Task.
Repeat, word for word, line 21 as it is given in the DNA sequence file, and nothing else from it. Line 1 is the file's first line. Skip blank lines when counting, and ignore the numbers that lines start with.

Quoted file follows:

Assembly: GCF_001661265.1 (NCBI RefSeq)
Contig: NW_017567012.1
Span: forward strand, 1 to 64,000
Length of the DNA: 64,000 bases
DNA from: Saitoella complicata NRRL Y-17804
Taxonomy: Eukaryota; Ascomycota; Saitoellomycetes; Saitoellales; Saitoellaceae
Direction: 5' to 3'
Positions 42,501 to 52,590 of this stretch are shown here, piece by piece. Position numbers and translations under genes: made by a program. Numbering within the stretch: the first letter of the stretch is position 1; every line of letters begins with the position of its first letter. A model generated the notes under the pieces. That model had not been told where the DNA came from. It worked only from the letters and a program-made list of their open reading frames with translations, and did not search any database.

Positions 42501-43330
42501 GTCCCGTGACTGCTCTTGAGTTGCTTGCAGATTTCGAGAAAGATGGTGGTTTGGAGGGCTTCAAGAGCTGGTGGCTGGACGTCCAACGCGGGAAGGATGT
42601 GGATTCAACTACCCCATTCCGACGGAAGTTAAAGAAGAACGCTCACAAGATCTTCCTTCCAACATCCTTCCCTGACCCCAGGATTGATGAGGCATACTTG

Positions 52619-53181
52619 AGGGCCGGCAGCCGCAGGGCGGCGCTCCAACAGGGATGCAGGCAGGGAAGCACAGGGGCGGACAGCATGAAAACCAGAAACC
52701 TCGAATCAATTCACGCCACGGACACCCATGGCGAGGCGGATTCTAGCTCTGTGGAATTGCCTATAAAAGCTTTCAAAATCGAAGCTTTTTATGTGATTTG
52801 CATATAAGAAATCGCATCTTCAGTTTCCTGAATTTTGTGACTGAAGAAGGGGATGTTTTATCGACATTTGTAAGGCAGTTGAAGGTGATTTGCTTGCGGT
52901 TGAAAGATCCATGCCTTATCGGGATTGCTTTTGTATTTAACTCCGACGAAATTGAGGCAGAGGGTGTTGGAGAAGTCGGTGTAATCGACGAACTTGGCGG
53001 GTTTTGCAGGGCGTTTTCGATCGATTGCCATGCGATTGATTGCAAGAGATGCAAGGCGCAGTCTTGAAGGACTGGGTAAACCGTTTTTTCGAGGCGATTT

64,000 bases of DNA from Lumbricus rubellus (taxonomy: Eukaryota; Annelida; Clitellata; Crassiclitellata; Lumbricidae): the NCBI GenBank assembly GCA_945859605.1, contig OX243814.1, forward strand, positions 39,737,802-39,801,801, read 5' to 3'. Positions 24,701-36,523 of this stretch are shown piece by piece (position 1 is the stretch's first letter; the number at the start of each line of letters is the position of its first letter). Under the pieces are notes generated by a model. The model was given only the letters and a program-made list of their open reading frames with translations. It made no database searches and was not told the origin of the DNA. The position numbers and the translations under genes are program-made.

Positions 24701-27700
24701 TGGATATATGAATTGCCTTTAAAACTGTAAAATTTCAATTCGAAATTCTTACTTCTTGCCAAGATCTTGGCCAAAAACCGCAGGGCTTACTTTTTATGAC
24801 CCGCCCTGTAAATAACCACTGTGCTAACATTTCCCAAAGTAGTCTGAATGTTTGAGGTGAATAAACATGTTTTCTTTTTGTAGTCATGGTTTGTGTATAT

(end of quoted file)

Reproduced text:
24801 CCGCCCTGTAAATAACCACTGTGCTAACATTTCCCAAAGTAGTCTGAATGTTTGAGGTGAATAAACATGTTTTCTTTTTGTAGTCATGGTTTGTGTATAT